- Prevent dehydration by drinking plenty of water before, during, and following physical activity.
- Learn how your body responds to activity by checking your blood sugar both before and after a workout.
- Wear identification stating you have diabetes. This will let others know in case of an emergency.
- If it's too cold outside—or too hot—exercise indoors or reschedule your workout.
- Wear cotton socks and well-fitting athletic shoes.
- After exercising, check your feet for cuts, sores, irritations, and other injuries. If they're not healing well within a couple of days, contact your doctor.
When it comes to exercising with diabetes, start small. Choose an easy activity, like walking your dog down the street, and gradually increase your time and intensity. If commitment is your main problem, put exercise on your weekly calendar and treat it like an important appointment (with yourself!). The more activity you engage in, the more habitual it will become—and the better you’ll feel.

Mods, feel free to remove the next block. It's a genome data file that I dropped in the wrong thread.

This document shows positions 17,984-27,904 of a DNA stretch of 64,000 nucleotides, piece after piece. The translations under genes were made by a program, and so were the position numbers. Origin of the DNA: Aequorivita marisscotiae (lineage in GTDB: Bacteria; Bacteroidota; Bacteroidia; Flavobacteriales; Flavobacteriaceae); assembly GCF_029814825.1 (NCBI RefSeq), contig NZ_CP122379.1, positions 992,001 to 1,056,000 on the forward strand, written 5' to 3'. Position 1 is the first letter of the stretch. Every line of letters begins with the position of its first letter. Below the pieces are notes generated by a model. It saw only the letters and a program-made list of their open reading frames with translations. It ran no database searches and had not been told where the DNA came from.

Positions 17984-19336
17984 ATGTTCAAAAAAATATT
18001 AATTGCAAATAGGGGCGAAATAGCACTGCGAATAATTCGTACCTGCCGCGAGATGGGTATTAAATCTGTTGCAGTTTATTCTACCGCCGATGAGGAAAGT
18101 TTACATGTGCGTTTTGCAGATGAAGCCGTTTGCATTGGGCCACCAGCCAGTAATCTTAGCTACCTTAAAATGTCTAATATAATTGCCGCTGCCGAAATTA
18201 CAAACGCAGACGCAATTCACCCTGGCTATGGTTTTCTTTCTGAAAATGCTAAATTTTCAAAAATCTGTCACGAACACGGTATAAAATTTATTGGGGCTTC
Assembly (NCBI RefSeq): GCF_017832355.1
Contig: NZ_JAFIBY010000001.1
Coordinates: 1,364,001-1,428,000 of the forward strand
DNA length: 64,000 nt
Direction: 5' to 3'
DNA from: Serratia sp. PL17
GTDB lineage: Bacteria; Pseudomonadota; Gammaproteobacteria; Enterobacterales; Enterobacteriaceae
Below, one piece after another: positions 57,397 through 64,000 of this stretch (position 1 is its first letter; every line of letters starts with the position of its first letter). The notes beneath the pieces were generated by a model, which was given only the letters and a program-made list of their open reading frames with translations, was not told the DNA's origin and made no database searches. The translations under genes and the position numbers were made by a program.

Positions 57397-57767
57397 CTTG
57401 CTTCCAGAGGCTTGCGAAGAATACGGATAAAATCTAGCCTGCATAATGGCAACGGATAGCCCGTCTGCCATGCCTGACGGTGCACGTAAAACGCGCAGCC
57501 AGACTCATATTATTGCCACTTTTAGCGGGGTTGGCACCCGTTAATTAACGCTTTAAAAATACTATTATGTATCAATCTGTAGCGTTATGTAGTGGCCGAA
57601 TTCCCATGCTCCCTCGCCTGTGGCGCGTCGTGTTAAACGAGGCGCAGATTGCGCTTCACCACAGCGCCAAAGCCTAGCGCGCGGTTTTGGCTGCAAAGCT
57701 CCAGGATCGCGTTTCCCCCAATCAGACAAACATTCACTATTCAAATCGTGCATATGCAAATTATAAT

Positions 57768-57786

Looking to learn more? Browse NCOA’s Diabetes for Older Adults resource library.
1. Physical Activity Improves Cognitive and Vascular Health in Older People with Diabetes, Boston University School of Public Health. Found on the internet at https://www.bu.edu/sph/news/articles/2019/physical-activity-improves-cognitive-and-vascular-health-in-older-people-with-diabetes/
2. Diabetes and exercise in the elderly, Medicine and Sports Science (2014). Found on the internet at https://pubmed.ncbi.nlm.nih.gov/25226807/#:~:text=Moderate%2D%20to%20high%2Dintensity%20exercises,days%2Fweek%20for%20resistance%20activities.
3. Short-term strength training reduces gluconeogenesis and NAFLD in obese mice, Journal of Endocrinology (2019). Found on the internet at https://joe.bioscientifica.com/view/journals/joe/241/1/JOE-18-0567.xm